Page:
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Among the many questions the COVID-19 pandemic brought to Zoe Apodaca’s life this year was—“will I still be Confirmed?”

The Highland teen had to wait for this important milestone in her faith life, but it finally came—in a slightly different setting—on Aug. 4. She and 13 others received the Sacrament on an athletic field at The Holy Name of Jesus Parish, joined by a small contingency of family and friends.

“I didn’t think it was going to happen this year,” Zoe admitted. “But this was very nice. It went pretty smoothly.”

All over the Diocese teenagers (and some adults) are experiencing a new normal of Confirmation Masses as parishes follow safety and social distancing directives to prevent the spread of the virus.

“It definitely was weird, like not what I was expecting,” said Jaden Vasquez-Smith, a parishioner of St. Paul the Apostle in Chino Hills. She and 20 others were confirmed Aug. 4 in the parish courtyard. “I was still happy that I was able to be confirmed even under these circumstances and just to feel closer to God and to make that final step to be with him.”

After the outbreak of the COVID-19 pandemic in March, Confirmation Masses previously scheduled to begin following Easter were postponed. On July 20, the Diocese issued guidelines for the celebration of outdoor Confirmation Masses, including the stipulation that no more than 100 people may attend, six-foot social distancing is maintained, and face coverings are worn by all.

The 100-person limit will require parishes to hold many more Confirmation Masses. In the first two weeks of August St. Paul the Apostle has scheduled 13 Masses to Confirm its 221 teens and more than 46 adults. In response, Bishop Gerald Barnes issued a decree allowing parish pastors and administrators to fully confer the Sacrament of Confirmation upon youth for the period of July 21 through October 21. Bishop Barnes, Coadjutor Bishop Alberto Rojas and Auxiliary Bishop Emeritus Rutilio del Riego are still active in celebrating Confirmation Masses.

At the Aug. 4 Mass at St. Paul the Apostle on Bishop Barnes acknowledged the challenging times and told the Confirmandi that they’re needed to take an active role in church ministry now more than ever. “Confirmation in the year 2020 is even more highlighted than Confirmations of the years past, because we need the gifts of the Spirit to be taken seriously and used to live through this critical time and make the world even better,” Bishop Barnes said. “And God is calling you to do it.”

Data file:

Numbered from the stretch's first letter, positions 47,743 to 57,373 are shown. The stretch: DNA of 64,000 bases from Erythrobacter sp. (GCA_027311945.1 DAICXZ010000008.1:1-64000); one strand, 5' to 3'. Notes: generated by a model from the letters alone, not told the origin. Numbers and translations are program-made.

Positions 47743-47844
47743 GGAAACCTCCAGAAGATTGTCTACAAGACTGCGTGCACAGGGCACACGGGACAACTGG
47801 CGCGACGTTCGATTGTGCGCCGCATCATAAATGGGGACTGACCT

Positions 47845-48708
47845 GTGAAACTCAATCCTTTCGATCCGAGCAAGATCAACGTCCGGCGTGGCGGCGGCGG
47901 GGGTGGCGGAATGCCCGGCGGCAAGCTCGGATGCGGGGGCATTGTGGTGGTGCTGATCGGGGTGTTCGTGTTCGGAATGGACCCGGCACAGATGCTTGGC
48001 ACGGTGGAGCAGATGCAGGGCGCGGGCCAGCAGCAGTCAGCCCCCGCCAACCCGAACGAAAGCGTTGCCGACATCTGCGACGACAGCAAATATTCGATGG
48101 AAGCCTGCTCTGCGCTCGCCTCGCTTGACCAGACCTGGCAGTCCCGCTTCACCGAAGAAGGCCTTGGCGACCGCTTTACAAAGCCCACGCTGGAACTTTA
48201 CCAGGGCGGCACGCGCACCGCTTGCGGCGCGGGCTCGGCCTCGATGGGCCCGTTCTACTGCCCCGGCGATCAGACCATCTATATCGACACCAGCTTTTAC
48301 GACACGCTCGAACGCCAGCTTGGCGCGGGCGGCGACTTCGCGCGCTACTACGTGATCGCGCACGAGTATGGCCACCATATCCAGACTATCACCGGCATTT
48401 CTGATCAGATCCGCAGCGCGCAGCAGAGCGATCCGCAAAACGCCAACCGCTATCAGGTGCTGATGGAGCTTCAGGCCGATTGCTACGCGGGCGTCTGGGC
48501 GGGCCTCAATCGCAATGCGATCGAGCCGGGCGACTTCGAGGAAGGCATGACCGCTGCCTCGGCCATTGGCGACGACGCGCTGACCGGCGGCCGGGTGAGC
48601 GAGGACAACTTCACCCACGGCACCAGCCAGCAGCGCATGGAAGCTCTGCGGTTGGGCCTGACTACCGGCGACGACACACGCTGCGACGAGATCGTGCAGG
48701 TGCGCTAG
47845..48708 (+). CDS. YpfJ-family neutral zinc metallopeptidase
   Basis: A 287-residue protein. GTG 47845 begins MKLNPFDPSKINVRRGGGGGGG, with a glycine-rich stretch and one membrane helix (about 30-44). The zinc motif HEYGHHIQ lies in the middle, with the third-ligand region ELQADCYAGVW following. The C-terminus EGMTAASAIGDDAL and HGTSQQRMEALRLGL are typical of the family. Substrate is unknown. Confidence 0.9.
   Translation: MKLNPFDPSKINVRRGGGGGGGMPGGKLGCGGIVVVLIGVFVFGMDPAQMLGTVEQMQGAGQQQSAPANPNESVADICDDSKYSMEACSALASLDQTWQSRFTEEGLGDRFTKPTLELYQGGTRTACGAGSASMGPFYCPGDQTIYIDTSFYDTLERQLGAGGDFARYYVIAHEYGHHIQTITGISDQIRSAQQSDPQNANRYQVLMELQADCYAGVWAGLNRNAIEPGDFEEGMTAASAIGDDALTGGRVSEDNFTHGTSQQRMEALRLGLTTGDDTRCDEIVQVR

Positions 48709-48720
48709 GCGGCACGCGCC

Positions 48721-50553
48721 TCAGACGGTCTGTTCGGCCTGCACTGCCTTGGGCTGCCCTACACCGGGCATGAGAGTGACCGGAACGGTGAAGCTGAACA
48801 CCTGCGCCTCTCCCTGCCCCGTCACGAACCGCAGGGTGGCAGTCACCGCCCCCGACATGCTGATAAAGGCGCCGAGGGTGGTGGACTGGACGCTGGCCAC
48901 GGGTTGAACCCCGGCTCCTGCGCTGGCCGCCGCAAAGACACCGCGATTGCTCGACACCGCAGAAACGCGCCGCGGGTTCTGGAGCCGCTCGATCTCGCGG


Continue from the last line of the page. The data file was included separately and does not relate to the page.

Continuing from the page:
Chino Hills teen Khaylee Ennabi took Bishop Barnes’ message of encouragement seriously.

“I think it was something everyone needed to hear, that as Catholics we’re here and we need to learn to adapt to everything going on and just be with each other and love one another and spread peace.”

At the Holy Name of Jesus Confirmation Mass on Aug. 4 Bishop Rojas echoed the same call to service in his homily. Confirmation is not an end, Bishop Rojas said, but a transition into active ministry in the Church.

“You need to keep in touch with the Lord Jesus. He’s your best friend,” Bishop Rojas said. “The world needs a lot of people like you. People who want to create peace.”

Bishop Rojas told the story of his own experience as a teenager when he realized that the Lord Jesus loved him and died for him, personally. It was a moment that deepened his relationship with God and began to sow the seeds of his vocation, he said. Several of the Confirmandi said they were moved by the homily.

“It feels good to have him speaking directly to us,” said Ryan Cantwell.

Some of the teens and their family members noted that the modified Confirmation Masses brought their own blessings. “It was very personal having the smaller size and that focus on each person,” said Marie Cantwell, Ryan’s mother.

Said Zoe Apodaca’s father, Lorenzo, “It was still a church setting. I’m glad they thought outside the box.”

This year approximately 5,600 youth and 2,100 adults were scheduled to receive the Sacrament of Confirmation in the Diocese.